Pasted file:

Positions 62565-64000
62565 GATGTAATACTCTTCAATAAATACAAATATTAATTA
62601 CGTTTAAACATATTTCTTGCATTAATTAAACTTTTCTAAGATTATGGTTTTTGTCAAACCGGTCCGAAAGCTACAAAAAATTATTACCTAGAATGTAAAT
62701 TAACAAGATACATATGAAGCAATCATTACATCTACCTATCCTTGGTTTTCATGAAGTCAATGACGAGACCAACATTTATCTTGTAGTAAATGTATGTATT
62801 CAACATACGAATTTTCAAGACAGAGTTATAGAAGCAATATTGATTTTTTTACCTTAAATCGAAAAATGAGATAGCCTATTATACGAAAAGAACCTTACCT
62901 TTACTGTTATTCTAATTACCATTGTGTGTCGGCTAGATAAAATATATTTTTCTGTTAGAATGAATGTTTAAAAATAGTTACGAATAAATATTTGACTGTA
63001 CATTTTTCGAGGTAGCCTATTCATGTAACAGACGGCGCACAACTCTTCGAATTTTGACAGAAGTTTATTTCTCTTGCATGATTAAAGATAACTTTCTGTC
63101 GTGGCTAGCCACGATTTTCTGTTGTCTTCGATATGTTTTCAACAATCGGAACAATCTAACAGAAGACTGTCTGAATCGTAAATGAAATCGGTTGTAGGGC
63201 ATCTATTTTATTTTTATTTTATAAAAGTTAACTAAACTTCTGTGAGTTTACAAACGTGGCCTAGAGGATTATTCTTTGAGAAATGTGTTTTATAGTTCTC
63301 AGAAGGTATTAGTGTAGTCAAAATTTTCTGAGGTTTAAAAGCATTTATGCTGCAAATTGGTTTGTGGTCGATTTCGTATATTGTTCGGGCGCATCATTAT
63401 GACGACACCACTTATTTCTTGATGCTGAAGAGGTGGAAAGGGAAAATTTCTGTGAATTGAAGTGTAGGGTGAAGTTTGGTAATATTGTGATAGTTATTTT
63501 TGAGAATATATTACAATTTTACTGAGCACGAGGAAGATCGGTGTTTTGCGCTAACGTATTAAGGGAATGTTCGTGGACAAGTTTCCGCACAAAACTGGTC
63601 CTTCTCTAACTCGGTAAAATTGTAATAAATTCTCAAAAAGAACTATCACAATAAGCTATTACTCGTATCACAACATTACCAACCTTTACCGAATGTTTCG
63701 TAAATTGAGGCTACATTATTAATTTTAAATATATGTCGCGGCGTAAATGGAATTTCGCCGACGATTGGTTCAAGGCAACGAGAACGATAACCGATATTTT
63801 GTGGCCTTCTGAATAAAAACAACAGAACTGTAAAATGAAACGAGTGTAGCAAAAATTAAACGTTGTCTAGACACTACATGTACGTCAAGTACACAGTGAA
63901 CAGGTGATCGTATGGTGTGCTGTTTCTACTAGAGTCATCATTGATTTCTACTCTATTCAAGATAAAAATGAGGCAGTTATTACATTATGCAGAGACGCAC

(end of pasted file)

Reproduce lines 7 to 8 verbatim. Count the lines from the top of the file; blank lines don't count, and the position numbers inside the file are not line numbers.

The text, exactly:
63001 CATTTTTCGAGGTAGCCTATTCATGTAACAGACGGCGCACAACTCTTCGAATTTTGACAGAAGTTTATTTCTCTTGCATGATTAAAGATAACTTTCTGTC
63101 GTGGCTAGCCACGATTTTCTGTTGTCTTCGATATGTTTTCAACAATCGGAACAATCTAACAGAAGACTGTCTGAATCGTAAATGAAATCGGTTGTAGGGC